- 77% agree that live online chat positively influences their attitude about their retailer.
Even more, according to Zendesk, one of the industry leaders in help desk software, 64% of ecommerce customers expect to get real-time support regardless of the channel they are using. In a recent survey, Zendesk also found:
- 37% expect to be able to contact the same customer service representative regardless of which channel they use.
- 87% think brands need to work harder to create a seamless experience for customers.
- 73% think brands pay more attention to generating sales across multiple channels than they do to providing an integrated customer service experience.
- 78% say a company’s reputation for customer service is important to them when choosing to buy from a particular brand.
As you can tell, omnichannel customer service is the new baseline for ecommerce retailers.
Let’s take a look at a few examples of what this looks like in action.
Service At the Speed of Light… (Sort of)
Check out how fast Golden Rivet, an ecommerce shop that sells military style art and t-shirts, responded to a question posted on their Facebook page about an order:
They were able to get back to a customers whose order hadn’t been delivered yet in eight minutes. This is the idea behind omnichannel customer service – wherever your customers are, there you are.
Or take a look at this example from (who else?) Zappos…
A customer placed an order that wouldn’t arrive for eight days, which is very un-Zappos like. But Zappos customer service was all over it, quickly offering a $50 coupon for the delayed order.
However, the coupon came with strings attached. The customer could only use it on future orders and it had to be redeemed within 90 days. Zappos then became very Zappos-like and offered to apply the coupon to the customer’s current order because of the shipping delay. That’s going above and beyond the call of duty.
This may all sound daunting, but it’s actually fairly easy to decide in which channels you should invest your time and resources.
You should be where your customers are. The obvious channels are website self-service, live chat, and email. When it comes to social media, ask yourself again – where are your customers?
Once you decide on the digital channels you are going to cover, it’s time to start thinking about the tools you’re going to use and how to measure success.
Tools Of The Ecommerce Customer Service Ninja
There seem to be a million tools and metrics out there to kill ’em with customer service kindness. So we’ve decided to cut through the clutter and simplify all of it for you with the best software options and metrics to make your ecommerce customer service a secret weapon for your store.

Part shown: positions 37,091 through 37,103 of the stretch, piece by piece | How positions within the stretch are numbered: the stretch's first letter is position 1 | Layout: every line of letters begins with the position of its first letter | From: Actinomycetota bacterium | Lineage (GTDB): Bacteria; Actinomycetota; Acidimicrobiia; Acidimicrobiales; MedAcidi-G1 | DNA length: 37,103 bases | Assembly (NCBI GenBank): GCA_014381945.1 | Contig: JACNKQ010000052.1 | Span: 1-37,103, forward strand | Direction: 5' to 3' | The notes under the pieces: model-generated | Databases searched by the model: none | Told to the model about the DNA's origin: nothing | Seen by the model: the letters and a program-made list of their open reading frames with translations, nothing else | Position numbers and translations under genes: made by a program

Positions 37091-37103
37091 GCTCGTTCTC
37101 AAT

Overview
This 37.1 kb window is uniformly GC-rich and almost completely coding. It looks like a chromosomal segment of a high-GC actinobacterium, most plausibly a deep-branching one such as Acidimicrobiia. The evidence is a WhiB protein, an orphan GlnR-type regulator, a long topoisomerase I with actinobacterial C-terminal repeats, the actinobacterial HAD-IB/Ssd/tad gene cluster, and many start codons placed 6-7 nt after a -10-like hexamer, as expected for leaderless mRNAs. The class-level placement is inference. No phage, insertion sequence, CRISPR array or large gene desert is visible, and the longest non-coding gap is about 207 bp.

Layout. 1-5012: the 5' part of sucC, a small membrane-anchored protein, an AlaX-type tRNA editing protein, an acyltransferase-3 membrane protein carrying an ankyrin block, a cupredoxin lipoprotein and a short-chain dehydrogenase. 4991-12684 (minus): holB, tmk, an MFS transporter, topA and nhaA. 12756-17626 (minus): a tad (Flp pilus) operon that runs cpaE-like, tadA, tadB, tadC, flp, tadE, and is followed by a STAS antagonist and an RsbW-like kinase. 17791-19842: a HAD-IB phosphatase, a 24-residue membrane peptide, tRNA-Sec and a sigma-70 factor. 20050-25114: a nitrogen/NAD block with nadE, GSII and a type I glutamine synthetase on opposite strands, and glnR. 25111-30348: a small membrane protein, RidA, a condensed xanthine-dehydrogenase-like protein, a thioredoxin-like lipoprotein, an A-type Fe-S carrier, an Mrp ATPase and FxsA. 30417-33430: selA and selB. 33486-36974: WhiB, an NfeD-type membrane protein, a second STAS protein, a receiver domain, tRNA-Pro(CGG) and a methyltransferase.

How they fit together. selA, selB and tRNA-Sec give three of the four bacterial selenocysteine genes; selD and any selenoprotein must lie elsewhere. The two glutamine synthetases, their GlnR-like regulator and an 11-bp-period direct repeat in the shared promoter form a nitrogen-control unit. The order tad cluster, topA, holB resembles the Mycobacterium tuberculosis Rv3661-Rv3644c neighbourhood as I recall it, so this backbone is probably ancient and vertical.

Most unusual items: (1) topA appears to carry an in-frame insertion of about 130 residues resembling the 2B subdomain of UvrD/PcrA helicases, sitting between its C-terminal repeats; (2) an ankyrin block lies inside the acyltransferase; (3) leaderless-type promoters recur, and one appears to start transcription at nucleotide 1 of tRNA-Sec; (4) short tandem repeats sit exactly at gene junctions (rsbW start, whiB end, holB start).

- Zendesk: The foundation of your customer service system starts with your help desk software and Zendesk simply delivers. With customers like Shopify, ModCloth, and Everlane, Zendesk is the way to go for ecommerce shops and they’re pricing starts at just $1 per agent per month.
- Hootsuite: This will help you stay on point on social media. Hootsuite is the industry leading social media management software that will alert you whenever people are talking about your brand so you can engage them immediately.
- LiveChat: Online retailers like Warby Parker, Dollar Shave Club, and Wine.com all use Live Chat to message instantly with their customers online. Instead of picking up the phone or waiting for an email response, you can keep customers on your side and guide them through their shopping experience.
- Grasshopper: Phone support may seem outdated, but retailers like Zappos consider it essential to their customer service strategy. Enter Grasshopper, which is the industry leading phone support provider. With a single phone number you can run your entire phone support system through Grasshopper – you don’t even need a landline!
- Friendbuy: Turn your outstanding customer service experiences into referrals for your business. The business reality is that investments in wow-worthy customer service often need to show ROI – and companies like MeUndies, NatureBox and Warby Parker use Friendbuy to get exactly that.
Now that you know where to start with software, let’s talk about how to measure your customer service outcomes:
- Net Promoter Score: This metric asks the question on a scale of 1-10 “How likely is it that you would recommend our company/product/service to a friend or colleague?” It’s one of our favorite metrics for customer happiness, which we’ve written about on the blog before.
- Response Time: This metric measures how long it takes for a customer to hear from you. A 2013 report showed that 71% of customers expect online assistance within 5 minutes. Plus, the report showed that nearly half of the visitors who 6 ndon’t receive help within their expected time frame will abandon the site.
- First Contact Resolution Rate: This goes to the whole idea of omnichannel service because it measures how many customer service queries are solved during first contact with an employee. It turns out 84% of customers want their issue solved in one conversation. Who’d have thought?
- Total Volume by Channel: Like we mentioned above, it’s important to choose the channels to which you’re going to dedicate your efforts. This metric shows you how many service requests you receive by channel. Use it to continually adjust where you send your customer service resources to remain as efficient as possible.
- Churn: How many customers are coming back and purchasing from you again? Customer loyalty is a tough game these days and companies that have repeat customers typically have great customer service.
- Cost to Resolution: This metric measures how much it costs you to fix customer service problems. By tracking this, you can figure out how to most cost-effectively solve your customers’ issues and target any areas where you might be spending too much dough.
Using these metrics will allow you to iterate and improve your customer service efforts.
It’s better to think of customer service as a part of your marketing strategy, instead of a department on its own island. Doing this can turn what many retailers think is something they have to do into a competitive advantage for your ecommerce store.